‘Morning-After Pill Brigade’ Protests for Better Emergency Contraception Access

A “roving band of feminists” took to the streets, or rather the aisles, in New York City Saturday to protest pharmacies that restrict over-the-counter access to Plan B.

NWL organizer Lydia Devine holds Plan B One-Step, which is locked in a large plastic case. Standing next to her is organizer Allison Guttu. Laurie Wen

A “roving band of feminists” organized by the National Women’s Liberation (NWL) took to the streets, or rather the aisles, in New York City Saturday to protest pharmacies that restrict over-the-counter access to Plan B One-Step.

NWL’s “Morning-After Pill Brigade” targeted five pharmacies near Union Square with an attention-getting, street-theater-style action that pointed out problems with Plan B accessibility to shoppers and management.

During the action, group leaders would loudly announce to the store that the brigade was looking for the morning-after pill. Group members then would disperse, asking where the emergency contraception was and handing shoppers a letter to the pharmacy’s CEO.

“The morning-after pill is locked in a box? You have to carry the box around the store?” protesters would say to each other. “Sure, so the whole store knows you had sex last night. That’s like wearing a dunce cap!”

Indeed, many stores either keep Plan B behind the pharmacy counter, don’t stock more than two pills at a time, or keep the pill in a locked box that has to be opened by a store employee at the counter. Furthermore, employees are often confused about who has permission to open the box. NWL’s letter to pharmacy CEOs said that these store policies embarrass and shame women and restrict access.

NWL’s action alert for the protest showed a picture of locked-up Plan B pills, which cost about $50 each, sitting next to even more expensive digital ovulation kits that were not locked up. “You imply that women may steal [Plan B],” the letter to CEOs said.

At the New York action on Saturday, organizers told Rewire that Plan B was sold differently at pharmacies blocks away from each other.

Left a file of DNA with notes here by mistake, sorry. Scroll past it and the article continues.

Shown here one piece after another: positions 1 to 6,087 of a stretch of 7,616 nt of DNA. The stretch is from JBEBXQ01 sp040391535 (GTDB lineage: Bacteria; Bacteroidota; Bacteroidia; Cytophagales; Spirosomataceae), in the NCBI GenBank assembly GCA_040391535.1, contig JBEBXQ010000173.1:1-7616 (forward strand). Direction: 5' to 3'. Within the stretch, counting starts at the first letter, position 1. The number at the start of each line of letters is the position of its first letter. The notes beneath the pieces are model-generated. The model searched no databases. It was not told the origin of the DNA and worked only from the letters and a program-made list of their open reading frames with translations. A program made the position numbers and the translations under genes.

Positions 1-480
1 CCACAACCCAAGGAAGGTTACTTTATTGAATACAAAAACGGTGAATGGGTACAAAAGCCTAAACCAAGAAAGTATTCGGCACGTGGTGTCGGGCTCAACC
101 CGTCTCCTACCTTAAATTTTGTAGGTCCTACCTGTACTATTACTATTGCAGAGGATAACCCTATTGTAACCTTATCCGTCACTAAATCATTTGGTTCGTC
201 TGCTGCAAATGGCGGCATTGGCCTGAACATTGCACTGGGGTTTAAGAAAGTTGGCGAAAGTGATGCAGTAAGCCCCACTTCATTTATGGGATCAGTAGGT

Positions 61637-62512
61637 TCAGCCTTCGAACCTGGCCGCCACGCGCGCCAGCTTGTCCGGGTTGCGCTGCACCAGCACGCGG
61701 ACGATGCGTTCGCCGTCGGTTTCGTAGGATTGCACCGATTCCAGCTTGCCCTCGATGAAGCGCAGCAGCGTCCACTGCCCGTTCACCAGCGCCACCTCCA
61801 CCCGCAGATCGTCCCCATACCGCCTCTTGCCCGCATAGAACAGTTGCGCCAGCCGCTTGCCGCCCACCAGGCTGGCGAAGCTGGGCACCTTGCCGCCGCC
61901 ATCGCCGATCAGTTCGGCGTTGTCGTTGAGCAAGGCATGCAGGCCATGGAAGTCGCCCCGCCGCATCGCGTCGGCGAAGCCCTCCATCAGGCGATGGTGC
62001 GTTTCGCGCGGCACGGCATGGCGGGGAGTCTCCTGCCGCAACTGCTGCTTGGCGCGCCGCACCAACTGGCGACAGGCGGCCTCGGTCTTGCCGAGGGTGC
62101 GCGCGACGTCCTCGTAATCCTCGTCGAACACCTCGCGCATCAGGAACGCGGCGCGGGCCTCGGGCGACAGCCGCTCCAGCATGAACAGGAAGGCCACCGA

One CVS had a paradoxical sign in the feminine care aisle directing shoppers to look for Plan B in the feminine care aisle; a manger threatened to call the police when organizers demanded more information. A Rite Aid had the pill in a locked box.

Two Duane Reades and a Walgreens, meanwhile, had newer plastic packaging that didn’t require unlocking a box, which organizers said they hadn’t seen before and were encouraged by. NWL organizer Erin Mahoney had previously argued with the managers of one pharmacy that had the newer packaging this time around.

“We will continue to target pharmacies whenever and wherever we see obstructions to women’s access,” NWL coordinator Annie Tummino told Rewire in an email.

Rewire reported in April on how NWL’s activism helped lead to a victory for women on emergency contraception. Tummino was one of the plaintiffs in Tummino v. Hamburg, which resulted in a ruling that emergency contraception must be available over-the-counter without a prescription to women, girls, and their partners of all ages.

But NWL organizers aren’t done fighting. A Food and Drug Administration ruling that only one brand of emergency contraception, Plan B, could be sold over-the-counter means that less expensive generic pills are still restricted to behind the counter.

“We want to bring up that [lack of pharmacy access] isn’t the only obstacle, that price really gets in the way of women being able to get the morning-after pill,” said NWL organizer Brooke Eliazar-Macke.